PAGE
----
Modi’s Best Budget in 6 Years

2021 is unarguably Modi’s best budget. He needs to be complimented for it. Presentation of the budget has lost significance in the last 2-3 years because of the numerous policy flip-flops and meaningless statements made. Do we remember that once upon a time, “Make in India” was a big slogan, then we had “Assemble in India” and now we have “Atmanirbhar Bharat”?

This is a crisis budget which is being projected as a reformist budget. The causes of the economic crisis are mismanagement far more than the pandemic. When in an economy of about Rs 200 lac crore, the deficit is about Rs 20 lac crore in the ongoing financial year and the planned deficit for the coming year is about Rs 12-13 lac crore, we are in a crisis.

I would like the students of No Frills Academy and our followers to understand the budget in a holistic manner. To do so we should understand the contributors to the GDP, the salient features of the previous budget, the fiscal and monetary decisions taken during the current year and then analyze the present budget.


Major Contributors to India’s GDP

  • Domestic consumption: Approximately 55 to 60% contribution.
  • Private investment: Approximately 30 to 35% contribution.
  • Public expenditure: Approximately 12 to 15% contribution.
  • Exports: Since India has a Current Account Deficit, that is imports are more than exports the impact is approximately – (1.5 to 2.5) %.

Major Dubious Decision of Past

In Sep 2019 corporate tax was reduced from 30 percent to 22 percent which was supposed to cause a loss of Rs 1.45 lac crore to the exchequer. This was done at a time when demand was slipping and practically all sensible economists were advising actions to focus on job creation and putting money in the hands of the poor. The false propaganda regarding this decision was that it will attract private investment and thus increase jobs. Since the capacity utilization of industry was below 70 percent the big corporates used the savings to reduce debt, improve profits and maybe buy electoral bonds of BJP. Private investment did not increase or jobs got created.

Salient Features of Previous Budget

Budget 2019-20 Estimates versus Reality

Budget Estimates

  • Expenditure: The government had proposed to spend Rs 27,86,349 crore in 2019-20, which was 13.4% above the revised estimate of 2018-19.
  • Receipts: The receipts (other than net borrowings) were expected to increase by 14.2% to Rs 20,82,589 crore, owing to higher estimated revenue from corporation tax and dividends.
  • GDP growth: The government had assumed a nominal GDP growth rate of 12% (i.e., real growth plus inflation) in 2019-20.  The nominal growth estimate for 2018-19 was 11.5%.
  • Deficits: Revenue deficit was targeted at 2.3% of GDP, which was higher than the revised estimate of 2.2% in 2018-19.  Fiscal deficit was targeted at 3.3% of GDP, lower than the revised estimate of 3.4% in 2018-19.

Other Major Economic Decisions in 2020-21

  • Aviation: Creation of 100 new airports were planned.
  • Railways: Planned redevelopment of 4 railway stations and operation of 150 passenger trains through PPP model.
  • Roads:
  • Monetisation of at least 12 lots of highway bundles of over 6000 km before 2024.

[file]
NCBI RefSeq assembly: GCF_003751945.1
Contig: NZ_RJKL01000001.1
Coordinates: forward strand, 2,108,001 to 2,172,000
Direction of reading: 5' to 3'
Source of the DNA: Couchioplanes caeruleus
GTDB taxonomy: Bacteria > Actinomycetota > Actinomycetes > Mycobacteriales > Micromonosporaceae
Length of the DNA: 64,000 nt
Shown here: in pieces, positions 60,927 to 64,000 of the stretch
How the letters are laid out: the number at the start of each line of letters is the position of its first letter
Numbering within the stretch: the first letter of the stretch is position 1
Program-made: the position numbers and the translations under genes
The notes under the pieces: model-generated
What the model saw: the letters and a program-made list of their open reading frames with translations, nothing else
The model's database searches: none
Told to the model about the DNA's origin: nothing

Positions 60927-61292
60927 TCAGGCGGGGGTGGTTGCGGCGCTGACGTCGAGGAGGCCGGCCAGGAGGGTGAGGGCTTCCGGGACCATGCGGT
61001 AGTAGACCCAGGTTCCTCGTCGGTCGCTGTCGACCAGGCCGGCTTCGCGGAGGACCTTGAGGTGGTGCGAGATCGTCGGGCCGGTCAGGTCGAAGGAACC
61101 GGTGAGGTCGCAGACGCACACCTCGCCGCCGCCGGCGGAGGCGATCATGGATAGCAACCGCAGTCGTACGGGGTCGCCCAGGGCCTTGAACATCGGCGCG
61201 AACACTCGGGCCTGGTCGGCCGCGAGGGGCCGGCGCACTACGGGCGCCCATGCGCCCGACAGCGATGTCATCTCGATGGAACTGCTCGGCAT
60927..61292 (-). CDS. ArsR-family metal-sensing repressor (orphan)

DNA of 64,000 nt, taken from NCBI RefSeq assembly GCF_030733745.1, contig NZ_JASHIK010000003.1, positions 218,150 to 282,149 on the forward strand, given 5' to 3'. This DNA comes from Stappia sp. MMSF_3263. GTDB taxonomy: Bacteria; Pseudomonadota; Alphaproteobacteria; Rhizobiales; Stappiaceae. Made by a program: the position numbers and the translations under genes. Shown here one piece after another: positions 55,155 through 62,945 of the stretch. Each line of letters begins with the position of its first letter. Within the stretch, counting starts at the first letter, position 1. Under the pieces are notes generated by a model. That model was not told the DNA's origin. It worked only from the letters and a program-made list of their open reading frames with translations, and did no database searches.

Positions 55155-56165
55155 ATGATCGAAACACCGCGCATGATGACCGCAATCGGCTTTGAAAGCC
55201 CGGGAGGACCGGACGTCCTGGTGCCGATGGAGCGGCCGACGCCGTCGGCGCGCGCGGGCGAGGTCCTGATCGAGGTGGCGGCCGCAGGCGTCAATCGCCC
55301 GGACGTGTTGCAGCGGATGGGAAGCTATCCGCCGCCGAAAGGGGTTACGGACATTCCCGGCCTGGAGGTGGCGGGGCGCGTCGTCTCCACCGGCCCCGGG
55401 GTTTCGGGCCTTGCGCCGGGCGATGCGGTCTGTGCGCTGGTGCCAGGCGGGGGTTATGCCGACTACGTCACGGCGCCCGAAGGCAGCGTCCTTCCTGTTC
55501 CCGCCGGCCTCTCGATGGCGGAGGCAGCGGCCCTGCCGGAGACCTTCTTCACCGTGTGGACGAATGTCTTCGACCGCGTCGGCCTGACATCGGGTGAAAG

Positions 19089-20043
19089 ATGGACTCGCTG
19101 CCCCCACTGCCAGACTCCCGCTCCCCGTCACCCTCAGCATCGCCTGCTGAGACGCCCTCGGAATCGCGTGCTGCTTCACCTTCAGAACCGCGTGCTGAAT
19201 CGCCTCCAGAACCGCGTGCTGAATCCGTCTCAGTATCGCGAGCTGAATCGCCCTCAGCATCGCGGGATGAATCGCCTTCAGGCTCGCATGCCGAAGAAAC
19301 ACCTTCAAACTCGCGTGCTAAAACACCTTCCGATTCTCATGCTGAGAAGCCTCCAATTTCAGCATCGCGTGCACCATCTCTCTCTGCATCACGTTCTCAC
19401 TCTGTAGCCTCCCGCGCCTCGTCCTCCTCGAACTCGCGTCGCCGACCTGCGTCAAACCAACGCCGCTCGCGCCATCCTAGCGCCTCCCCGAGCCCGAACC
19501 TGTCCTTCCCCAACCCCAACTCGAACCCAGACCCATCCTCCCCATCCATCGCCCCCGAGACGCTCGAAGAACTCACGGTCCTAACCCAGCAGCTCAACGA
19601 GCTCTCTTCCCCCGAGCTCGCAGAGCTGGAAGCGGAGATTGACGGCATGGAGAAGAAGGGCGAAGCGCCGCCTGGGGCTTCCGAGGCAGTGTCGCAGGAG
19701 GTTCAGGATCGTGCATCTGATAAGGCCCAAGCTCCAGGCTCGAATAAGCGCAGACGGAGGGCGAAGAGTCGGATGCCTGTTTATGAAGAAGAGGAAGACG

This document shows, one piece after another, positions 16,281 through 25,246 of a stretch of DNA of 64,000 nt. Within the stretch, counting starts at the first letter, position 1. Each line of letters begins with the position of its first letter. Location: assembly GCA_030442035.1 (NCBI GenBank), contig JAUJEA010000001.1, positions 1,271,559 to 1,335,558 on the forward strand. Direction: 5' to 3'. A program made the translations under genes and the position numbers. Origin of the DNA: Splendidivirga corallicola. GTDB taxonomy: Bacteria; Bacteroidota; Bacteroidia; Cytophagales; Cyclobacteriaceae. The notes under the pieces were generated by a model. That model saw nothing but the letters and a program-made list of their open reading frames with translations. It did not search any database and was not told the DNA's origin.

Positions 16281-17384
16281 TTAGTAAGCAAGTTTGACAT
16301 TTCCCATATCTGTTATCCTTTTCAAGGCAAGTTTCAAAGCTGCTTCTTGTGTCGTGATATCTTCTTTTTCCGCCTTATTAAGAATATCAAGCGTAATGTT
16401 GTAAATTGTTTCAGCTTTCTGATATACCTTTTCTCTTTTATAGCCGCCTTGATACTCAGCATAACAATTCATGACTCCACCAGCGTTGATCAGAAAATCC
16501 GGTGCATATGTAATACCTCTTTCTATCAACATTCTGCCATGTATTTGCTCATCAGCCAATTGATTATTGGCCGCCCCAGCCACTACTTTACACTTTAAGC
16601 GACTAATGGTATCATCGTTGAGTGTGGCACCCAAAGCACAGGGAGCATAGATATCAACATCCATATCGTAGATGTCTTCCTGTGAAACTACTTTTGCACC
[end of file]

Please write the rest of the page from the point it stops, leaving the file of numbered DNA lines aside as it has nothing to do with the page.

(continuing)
• Development of 2500 km access control highways, 9000 km of economic corridors, 2000 km of coastal and land port roads and 2000 km of strategic highways.
  • Disinvestment target of Rs 2.10 lac crore.
  • Privatisation of LIC.
  • We Do Not Know: We do not know as to what happened to these plans of infrastructure creation.

Essence of Good/Bad Decisions Taken Prior to Covid Lockdown

  • GDP had reached a low of 4.2 percent.
  • Unemployment had reached the highest in 45 years.

Major Economic Actions Taken to Counter Covid-19 & Atmanirbhar

MSMEs Support

  • Rs 3 lac crore guarantee was announced for MSMEs by the government.
  • The government amended the General Financial Rules 2017 to disallow global tenders in government procurement up to `200 crore, as announced in the Aatmanirbhar Bharat package’.
  • The policy has not been much effective.


An additional amount of Rs 40,000 crore was released during Covid-19 crisis. The earlier allocation was Rs 60,000 crore. This was of help.

Oil Price Hike

To compensate for the loss of revenue the government raised prices of oil and LPG. It increased the economic hardships of the poor and middle classes and increased inflation.


The call for, “Boycott China” post the Ladakh skirmish was popular. In line with “jumlas”, like “doubling farmers’ income”, “5 trillion economy”, “Make in India”, “Assemble in India” came “Atmanirbhar”.  The details of the plan were never explained by the government and nor is any analysis available. It is safe to conjecture that increase in import duties would have hurt India more than China. It is an economic reality that protectionist policies do not raise the economic state of a country as was shown by the 1991 reforms.

Farm and Labour Laws

The farm and labour laws were made to favour capital over labour. These will naturally have the support of World Bank, IMF and foreign countries because it will help them profit. Whether these laws will safeguard the interests of the poor farmers or labourers is a debateable issue.

Krishi Samman and Garib Kalyan Yojna

The Krishi Saman Yojna was started in 2019 to pay Rs 6000/- to 12 crore poor farmers. The Garib Kalyan Yojna was a free food distribution scheme which was to benefit 80 crore poor till Nov 20 at an expense to the government of Rs 1.7 lac crore.